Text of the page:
Paris Student Sees Beyond the Superficial


CNIB client Lily Fredericksen.jpgIt mystifies Lily Frederiksen that people with the gift of vision can’t see the barrier between her world and theirs. To the 17-year-old, blind since birth, it is as clear and palpable as a brick wall.

“People seem to think we’re vastly different, but we’re not really that different. We can be friends. We just can’t see,” says Lily.

Like other teenagers, Lily spends a lot of time on her iphone and ipad (using Apple’s voice-activated settings). Like her peers, she studies the courses required to get a high school diploma. Like her classmates, she participates in extra-curricular activities, has career aspirations and dreams of getting married and starting a family.

It’s true that when she ‘looks for’ something she uses her hands. When she ‘reads’, she listens or uses her fingers. When she walks, she uses a white cane, but she has the same moods and feelings as other kids. She has just as many ideas and talents and interests as they do. Like them, she wants to belong and be respected.

Right now, Lily says, she’s growing up “in a bubble.” The school she attends, W. Ross MacDonald School in Brantford, has only blind students. Her parents and brother don’t dwell on her blindness at home in Paris. It is only when she ventures outside the bounds of her safe, protected world that she doesn’t quite fit in.

She’ll soon have to step out of the bubble. When she finishes high school, she aims to go to Conestoga College in Kitchener for its two-year radio broadcasting program.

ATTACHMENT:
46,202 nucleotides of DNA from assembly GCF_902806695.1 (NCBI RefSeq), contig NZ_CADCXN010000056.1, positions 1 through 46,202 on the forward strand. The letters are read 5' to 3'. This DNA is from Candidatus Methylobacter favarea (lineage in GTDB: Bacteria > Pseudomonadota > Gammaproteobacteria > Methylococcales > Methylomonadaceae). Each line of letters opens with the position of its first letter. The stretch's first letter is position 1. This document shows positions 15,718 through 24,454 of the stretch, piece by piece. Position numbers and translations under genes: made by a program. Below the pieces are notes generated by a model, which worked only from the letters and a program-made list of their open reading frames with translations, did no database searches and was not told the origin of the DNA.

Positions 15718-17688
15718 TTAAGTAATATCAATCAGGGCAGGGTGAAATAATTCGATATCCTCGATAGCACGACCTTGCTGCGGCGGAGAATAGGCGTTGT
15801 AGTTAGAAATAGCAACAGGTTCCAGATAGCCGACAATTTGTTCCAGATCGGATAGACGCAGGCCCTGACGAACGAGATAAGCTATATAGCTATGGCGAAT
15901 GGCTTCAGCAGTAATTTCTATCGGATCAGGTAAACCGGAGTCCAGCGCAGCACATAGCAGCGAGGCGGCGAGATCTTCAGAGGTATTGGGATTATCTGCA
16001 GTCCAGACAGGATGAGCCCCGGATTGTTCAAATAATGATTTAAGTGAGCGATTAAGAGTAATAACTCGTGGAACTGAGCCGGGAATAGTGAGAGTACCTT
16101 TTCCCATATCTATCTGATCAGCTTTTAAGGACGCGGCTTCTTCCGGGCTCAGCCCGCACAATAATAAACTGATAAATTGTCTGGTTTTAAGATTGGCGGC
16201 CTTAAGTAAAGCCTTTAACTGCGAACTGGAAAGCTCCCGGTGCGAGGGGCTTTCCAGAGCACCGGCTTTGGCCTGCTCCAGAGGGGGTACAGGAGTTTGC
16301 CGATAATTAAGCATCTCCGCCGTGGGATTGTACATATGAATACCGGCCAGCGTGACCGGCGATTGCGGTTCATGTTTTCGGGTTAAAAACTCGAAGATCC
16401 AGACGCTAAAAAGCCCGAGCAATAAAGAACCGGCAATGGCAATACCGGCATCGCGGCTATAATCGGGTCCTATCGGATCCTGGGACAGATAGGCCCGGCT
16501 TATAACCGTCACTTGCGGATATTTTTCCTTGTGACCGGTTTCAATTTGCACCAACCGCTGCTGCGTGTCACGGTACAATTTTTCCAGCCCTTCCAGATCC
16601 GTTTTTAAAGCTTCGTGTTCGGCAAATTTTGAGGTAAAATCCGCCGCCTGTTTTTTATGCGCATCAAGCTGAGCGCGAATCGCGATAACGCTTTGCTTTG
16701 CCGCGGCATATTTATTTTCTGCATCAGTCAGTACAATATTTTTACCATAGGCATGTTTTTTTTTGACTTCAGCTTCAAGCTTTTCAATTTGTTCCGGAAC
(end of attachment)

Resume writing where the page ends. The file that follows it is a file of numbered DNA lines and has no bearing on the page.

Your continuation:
On campus, she’ll have to adapt to the practices of a sighted world. She’ll have to meet the same standards as students who can see and read, and navigate their way around effortlessly. She’ll have to team up with classmates who can’t fathom what it is like to be blind. She can’t fathom what is like to be sighted.

Lily was born with no vision, although her mother, April, didn’t immediately recognize it. When she took Lily for her six-week check-up, the midwife told her Lily’s pupils did not dilate properly.

“You’d better take her to a doctor,” she said.

April doesn’t recall being distraught or devastated when she learned her daughter could not see. The family had been through bigger tragedies.

“I guess we’ll just have to deal with this,” she told her husband.

The couple made sure she got the right care and training. By the time Lily was four, she was starting to read braille and she was beginning to learn how to use a white cane. At five, she entered W. Ross Macdonald School full-time. For as long as Lily can remember, the CNIB has been part of her life.

Although she never faced the challenge of vision loss, she can imagine how trapped and scared a young person with deteriorating sight would feel. Here’s what she’d say: “Take it one day at a time. Try not to dwell on the future. If you have confidence in yourself and you get in touch with the right people, you can do almost anything.”

She is living proof of that. She can cook, clean and do most household tasks. She sings in the school choir and performs on stage. She took piano lessons for 12 years, and then switched to voice lessons. She is extraordinarily articulate, and she knows how to laugh at herself.

There are times Lily wishes she had the “superpower” of eyesight. She’d be able to find things more easily. She wouldn’t have to memorize routes and obstacles. She’d know what people look like.

On the other hand, she is no danger of judging anyone by their appearance. She has learned to see beyond the superficial.

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